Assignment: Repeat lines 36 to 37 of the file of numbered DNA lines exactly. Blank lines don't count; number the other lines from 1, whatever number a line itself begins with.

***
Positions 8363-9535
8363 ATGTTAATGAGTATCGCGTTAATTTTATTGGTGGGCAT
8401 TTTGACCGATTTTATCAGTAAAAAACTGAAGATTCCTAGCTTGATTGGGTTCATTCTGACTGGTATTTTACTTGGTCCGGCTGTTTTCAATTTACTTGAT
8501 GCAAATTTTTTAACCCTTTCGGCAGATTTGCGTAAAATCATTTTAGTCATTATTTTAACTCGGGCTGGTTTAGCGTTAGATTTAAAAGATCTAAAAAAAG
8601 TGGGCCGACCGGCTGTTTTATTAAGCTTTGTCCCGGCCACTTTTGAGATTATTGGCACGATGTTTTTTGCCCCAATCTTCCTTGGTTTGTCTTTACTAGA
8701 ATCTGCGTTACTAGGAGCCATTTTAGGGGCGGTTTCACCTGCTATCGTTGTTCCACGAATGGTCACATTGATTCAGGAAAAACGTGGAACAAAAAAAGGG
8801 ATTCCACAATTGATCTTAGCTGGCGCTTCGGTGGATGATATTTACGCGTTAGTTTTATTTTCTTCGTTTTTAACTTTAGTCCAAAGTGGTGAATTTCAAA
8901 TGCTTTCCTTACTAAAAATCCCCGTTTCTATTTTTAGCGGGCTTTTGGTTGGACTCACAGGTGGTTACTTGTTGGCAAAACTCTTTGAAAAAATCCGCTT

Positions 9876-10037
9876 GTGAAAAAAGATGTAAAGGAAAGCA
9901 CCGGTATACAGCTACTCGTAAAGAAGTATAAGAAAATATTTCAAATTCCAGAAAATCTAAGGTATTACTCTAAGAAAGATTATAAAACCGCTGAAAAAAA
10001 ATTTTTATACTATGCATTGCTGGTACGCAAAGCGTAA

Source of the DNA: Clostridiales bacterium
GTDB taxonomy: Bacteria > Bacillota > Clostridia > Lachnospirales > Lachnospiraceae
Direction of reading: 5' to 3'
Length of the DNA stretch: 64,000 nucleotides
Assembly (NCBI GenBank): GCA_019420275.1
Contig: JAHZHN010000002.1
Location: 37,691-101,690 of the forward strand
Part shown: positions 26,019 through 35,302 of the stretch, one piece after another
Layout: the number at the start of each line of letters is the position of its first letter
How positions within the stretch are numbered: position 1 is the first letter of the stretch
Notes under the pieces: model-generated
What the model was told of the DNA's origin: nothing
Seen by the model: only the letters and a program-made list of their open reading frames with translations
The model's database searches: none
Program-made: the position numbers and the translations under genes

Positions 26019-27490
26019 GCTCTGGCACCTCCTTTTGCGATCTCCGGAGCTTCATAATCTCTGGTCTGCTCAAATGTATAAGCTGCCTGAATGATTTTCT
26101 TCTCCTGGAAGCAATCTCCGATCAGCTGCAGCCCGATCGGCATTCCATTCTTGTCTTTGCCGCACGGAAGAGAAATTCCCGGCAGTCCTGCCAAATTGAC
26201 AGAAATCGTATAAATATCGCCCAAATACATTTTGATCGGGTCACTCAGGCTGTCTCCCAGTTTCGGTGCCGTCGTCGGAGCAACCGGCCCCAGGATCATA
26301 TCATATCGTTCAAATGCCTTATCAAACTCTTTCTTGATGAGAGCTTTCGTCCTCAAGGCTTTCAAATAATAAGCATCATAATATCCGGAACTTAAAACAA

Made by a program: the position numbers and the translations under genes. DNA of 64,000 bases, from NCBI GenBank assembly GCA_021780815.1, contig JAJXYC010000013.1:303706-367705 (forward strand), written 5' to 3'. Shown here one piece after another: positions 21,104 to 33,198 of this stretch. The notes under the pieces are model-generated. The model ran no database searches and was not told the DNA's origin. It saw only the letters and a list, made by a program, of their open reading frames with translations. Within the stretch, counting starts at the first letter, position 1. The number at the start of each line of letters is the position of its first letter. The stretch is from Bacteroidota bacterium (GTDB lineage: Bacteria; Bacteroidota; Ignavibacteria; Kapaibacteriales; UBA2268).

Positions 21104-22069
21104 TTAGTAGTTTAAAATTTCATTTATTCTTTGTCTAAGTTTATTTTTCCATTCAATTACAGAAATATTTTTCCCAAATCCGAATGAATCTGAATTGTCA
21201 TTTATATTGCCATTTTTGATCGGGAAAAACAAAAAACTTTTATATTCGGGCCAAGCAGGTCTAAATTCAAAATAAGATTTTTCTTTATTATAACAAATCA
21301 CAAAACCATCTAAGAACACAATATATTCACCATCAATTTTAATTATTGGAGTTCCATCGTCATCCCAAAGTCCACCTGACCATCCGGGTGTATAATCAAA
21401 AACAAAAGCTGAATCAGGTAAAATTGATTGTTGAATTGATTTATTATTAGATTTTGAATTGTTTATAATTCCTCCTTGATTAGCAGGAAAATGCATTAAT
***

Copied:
21201 TTTATATTGCCATTTTTGATCGGGAAAAACAAAAAACTTTTATATTCGGGCCAAGCAGGTCTAAATTCAAAATAAGATTTTTCTTTATTATAACAAATCA
21301 CAAAACCATCTAAGAACACAATATATTCACCATCAATTTTAATTATTGGAGTTCCATCGTCATCCCAAAGTCCACCTGACCATCCGGGTGTATAATCAAA